Productivity underpins our standard of living. This is why Australia's declining productivity growth has alarmed our political and business leaders and economic advisers and commentators.
Universities Australia has released a report which demonstrates that Australian universities can play a lead role in future productivity growth.
According to Universities Australia Chief Executive Dr Glenn Withers: "Full implementation of the landmark Bradley Review of Higher Education can do more for GDP and living standards growth than any other single publicly identified and costed reform".
"Modelling for Universities Australia by KPMG Econtech estimates that this Bradley reform scenario would add some 5.6% to national productivity by 2040 and some 6.4% to Australia's GDP".
"Other reform proposals ranging from tax reform and workplace reform through superannuation changes and free trade agreements to broadband and schools and health reform are valuable but each add less".
"It is time to build our national capability to compete and to work smarter through investing in the Australian people. Knowledge investment and infrastructure renewal can be the core of a new reform era for the twenty-first century".
Dr Withers said that "Higher education also
- delivers on non-economic benefits in social, cultural, health and environmental fields,
- has the highest "value-add" in sustaining economic activity in Australia for any industry sector,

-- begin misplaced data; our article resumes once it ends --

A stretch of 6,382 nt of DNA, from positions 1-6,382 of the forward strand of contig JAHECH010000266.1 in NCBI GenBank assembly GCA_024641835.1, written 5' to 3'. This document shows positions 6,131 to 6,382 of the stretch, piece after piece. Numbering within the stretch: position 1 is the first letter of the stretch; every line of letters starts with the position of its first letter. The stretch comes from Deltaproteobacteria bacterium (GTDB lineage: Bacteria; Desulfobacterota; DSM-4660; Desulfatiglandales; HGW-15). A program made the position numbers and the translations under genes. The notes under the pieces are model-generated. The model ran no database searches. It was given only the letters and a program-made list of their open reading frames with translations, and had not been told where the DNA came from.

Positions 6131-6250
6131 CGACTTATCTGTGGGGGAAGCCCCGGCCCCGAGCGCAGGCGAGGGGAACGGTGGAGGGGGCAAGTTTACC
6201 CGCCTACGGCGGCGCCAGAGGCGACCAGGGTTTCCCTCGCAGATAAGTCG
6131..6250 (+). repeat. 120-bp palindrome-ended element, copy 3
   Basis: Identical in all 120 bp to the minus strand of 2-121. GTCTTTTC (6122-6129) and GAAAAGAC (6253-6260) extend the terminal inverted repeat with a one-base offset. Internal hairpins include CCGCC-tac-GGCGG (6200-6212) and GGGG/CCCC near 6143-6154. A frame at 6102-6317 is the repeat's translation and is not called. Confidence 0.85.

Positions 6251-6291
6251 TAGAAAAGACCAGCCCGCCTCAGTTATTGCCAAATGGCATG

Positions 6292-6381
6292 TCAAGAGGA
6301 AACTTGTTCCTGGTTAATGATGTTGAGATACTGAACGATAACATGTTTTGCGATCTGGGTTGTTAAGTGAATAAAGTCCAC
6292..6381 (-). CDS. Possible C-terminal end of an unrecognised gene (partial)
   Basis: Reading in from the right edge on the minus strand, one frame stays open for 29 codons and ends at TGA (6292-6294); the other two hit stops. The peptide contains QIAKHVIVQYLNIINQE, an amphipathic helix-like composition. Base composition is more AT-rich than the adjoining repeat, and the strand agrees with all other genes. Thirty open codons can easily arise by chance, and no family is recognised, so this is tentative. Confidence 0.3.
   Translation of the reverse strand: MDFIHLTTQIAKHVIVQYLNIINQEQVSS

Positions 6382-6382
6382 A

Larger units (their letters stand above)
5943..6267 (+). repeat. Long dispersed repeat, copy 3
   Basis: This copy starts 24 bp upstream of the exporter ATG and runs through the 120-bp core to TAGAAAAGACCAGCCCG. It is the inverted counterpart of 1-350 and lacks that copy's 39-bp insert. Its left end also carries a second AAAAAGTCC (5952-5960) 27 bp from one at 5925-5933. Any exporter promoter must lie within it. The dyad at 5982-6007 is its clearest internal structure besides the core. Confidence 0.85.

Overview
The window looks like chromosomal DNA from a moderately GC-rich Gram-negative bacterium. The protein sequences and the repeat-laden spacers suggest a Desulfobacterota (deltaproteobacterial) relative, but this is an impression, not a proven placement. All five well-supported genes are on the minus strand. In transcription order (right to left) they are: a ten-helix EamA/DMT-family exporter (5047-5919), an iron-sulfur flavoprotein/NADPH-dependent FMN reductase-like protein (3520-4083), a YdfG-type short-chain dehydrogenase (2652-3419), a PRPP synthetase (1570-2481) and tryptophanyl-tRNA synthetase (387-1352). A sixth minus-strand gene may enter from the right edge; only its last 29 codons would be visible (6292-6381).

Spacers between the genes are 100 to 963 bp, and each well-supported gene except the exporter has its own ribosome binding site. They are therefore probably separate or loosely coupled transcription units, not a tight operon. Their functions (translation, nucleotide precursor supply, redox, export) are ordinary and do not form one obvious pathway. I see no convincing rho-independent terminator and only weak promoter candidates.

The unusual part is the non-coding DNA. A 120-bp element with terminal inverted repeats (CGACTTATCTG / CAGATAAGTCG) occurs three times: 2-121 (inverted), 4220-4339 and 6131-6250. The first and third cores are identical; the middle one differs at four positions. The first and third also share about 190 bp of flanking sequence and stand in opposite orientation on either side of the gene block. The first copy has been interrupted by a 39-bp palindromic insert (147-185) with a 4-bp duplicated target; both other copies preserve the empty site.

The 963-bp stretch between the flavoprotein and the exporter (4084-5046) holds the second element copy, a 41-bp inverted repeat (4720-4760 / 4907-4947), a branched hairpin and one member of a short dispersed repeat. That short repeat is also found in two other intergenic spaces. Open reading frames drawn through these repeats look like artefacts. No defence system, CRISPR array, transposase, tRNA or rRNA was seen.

- avoids and offsets the dangers of the two speed economy by delivering benefits Australia wide, and
- repays its public funding many times over".
As regards this repayment, the report documents how graduates entering the labour market and paying HECS and taxes, and how research and innovation coming on stream, give a huge fiscal dividend.
The Universities Australia paper reports that higher education reform and resourcing would deliver a Commonwealth budget surplus of $325.5 billion better than the no-reform path in the period 2011-2040.
"This is the answer to the question: how do we pay for our pensions, health, roads, and national security for the future?" said Dr Withers.
The report counsels however that these results will only occur if universities are resourced appropriately and managed efficiently.
Dr Withers said "The efficiency obligation is fully accepted by universities and they have been amongst the best global performers in education, but all universities readily accept the need to do still more and to continuously improve."
This continuous improvement has been evidenced through this week's QS global rankings which show that 60% of Australia's universities are in top 500 of the world's 16000 universities.
"The reciprocal responsibility is that some increase in public per student taxpayer funding and in permitted student contribution amounts under HECS, of the order of 10% each, are needed to complete the delivery of the Bradley Review vision."
"This is because the report does show that undergraduate student places are substantially underfunded - in fact by as much as 33% on average. A suitable reform package is the key to overcoming this challenge", Dr Withers concluded.